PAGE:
Location: Santa Barbara, CA
Number of women: 55 women on our mailing list
Frequency of meeting: Weekly informal lunches/happy hours; monthly meetings; quarterly structured events
Mission statement: We stand together to promote science by mentoring women at all educational and professional levels, engaging a diverse community, and increasing scientific literacy and accessibility in our community.
How did you come to this mission, why is it relevant to your city and state?
All of us believed in the importance of women in STEM. In light of recent events, we realized that growing and fostering our community of women in STEM must be an active part of our personal and professional lives. We therefore decided to establish a group with the primary objective of creating and maintaining a supportive professional, social, and political community for women in STEM at UCSB and in our surrounding community.
To best represent our pod, we asked members to submit three ideas they would like to see reflected in our group’s work and formalized in our mission statement. Based on this input, it became apparent that our main interests were a) women’s empowerment, b) mentoring & career development, and c) scientific outreach. We then used other pods’ statements for structure and inspiration (thanks Boulder!), and came up with our final statement above.
Like many college towns, Santa Barbara has a relatively educated and engaged public (our Science March had a great turnout!). However, we felt that we were not yet optimally engaging our peers and the larger community. To bridge the gap, our mission statement explicitly focuses on creating events and activities that promote inclusivity in STEM both inside and outside the university. For example, our kick-off mentor-mentee pairing event included a concerted effort to include university women and local women professionals and leaders.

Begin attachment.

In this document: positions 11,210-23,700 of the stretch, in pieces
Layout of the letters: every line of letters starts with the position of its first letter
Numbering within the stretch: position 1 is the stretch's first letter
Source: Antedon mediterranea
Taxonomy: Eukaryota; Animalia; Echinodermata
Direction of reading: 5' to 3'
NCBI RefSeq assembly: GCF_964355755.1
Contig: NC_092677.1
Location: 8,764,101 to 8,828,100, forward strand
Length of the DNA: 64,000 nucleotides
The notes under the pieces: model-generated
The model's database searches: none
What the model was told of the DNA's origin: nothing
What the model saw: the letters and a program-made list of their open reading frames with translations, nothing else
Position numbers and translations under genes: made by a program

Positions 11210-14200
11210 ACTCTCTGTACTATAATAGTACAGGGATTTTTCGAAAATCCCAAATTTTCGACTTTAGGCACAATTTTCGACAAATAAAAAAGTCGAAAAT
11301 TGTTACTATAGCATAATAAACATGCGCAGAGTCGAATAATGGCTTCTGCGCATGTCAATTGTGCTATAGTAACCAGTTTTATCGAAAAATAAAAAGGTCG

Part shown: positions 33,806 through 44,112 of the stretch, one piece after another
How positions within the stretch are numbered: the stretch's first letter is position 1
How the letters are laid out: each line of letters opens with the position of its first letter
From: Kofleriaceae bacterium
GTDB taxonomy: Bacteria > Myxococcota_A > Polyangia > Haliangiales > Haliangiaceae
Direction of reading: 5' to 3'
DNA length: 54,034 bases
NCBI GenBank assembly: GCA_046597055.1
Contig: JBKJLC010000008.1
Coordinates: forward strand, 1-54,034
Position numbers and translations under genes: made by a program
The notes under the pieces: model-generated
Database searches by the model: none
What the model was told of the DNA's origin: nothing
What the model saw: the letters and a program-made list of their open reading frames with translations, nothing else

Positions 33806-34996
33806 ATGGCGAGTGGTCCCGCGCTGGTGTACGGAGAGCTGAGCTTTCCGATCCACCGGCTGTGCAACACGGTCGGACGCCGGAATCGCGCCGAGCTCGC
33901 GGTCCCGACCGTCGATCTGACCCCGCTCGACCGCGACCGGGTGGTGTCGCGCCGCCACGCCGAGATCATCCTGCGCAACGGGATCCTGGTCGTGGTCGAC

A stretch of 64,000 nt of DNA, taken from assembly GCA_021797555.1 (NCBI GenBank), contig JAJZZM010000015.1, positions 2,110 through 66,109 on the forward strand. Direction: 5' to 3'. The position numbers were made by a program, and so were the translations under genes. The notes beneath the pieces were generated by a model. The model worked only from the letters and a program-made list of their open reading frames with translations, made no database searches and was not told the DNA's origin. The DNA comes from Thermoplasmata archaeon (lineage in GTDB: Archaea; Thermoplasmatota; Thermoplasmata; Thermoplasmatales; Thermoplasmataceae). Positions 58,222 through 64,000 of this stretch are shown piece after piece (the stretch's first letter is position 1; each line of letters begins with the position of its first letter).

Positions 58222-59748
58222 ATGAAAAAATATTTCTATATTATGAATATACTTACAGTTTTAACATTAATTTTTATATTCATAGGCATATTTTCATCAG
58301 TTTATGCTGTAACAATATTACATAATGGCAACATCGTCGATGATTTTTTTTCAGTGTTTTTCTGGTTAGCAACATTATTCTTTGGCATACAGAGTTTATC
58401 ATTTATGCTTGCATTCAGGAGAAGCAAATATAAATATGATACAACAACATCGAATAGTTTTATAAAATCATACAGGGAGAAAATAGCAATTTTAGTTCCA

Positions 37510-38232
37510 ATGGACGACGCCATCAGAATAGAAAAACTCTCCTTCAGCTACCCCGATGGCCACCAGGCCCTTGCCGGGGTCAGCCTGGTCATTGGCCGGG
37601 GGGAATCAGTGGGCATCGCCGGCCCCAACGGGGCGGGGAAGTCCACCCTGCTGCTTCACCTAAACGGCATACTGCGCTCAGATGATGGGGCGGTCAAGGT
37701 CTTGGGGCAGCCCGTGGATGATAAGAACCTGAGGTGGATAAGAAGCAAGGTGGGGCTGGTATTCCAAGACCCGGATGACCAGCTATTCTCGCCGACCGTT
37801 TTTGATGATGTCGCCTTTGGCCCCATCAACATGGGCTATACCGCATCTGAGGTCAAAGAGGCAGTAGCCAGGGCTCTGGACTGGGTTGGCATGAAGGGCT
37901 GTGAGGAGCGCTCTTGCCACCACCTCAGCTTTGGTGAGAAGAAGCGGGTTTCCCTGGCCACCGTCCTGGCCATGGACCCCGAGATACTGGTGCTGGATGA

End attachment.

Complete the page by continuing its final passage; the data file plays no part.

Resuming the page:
How has your pod ensured a diverse group of women scientists attend the pod meetings?
We first reached out to existing women’s groups on campus, notified all of the university’s STEM departments, and contacted local businesses. We were thus able to cast a wide net in advertising our group. Our members now draw from a range of career levels, scientific specialties, and backgrounds. Our next move is to target different cultural and social organizations on campus to make sure that women who may have an interest in STEM but are not yet formally affiliated feel comfortable joining the community. We are committed to increasing people’s awareness of our group and working to ensure they feel welcome to join us!
Can you talk about the mentoring event the pod is focusing on? What is the aim of this mentoring program?
We designed our kick-off meeting as a Speed Mentoring event, with the explicit goal of connecting potential mentors and mentees. To us, it is important to define the term ‘mentor’ broadly and to acknowledge that multiple mentors are necessary to ensure personal fulfillment. Each of us has multiple dimensions across which we need guidance; these can range from our formal scholarly interest (e.g., mechanisms of memory encoding) or methodology (e.g., graph theory), to our personal struggles (e.g., with depression or anxiety), outside interests (e.g., mountain biking), and motivations (e.g., increasing access to STEM education).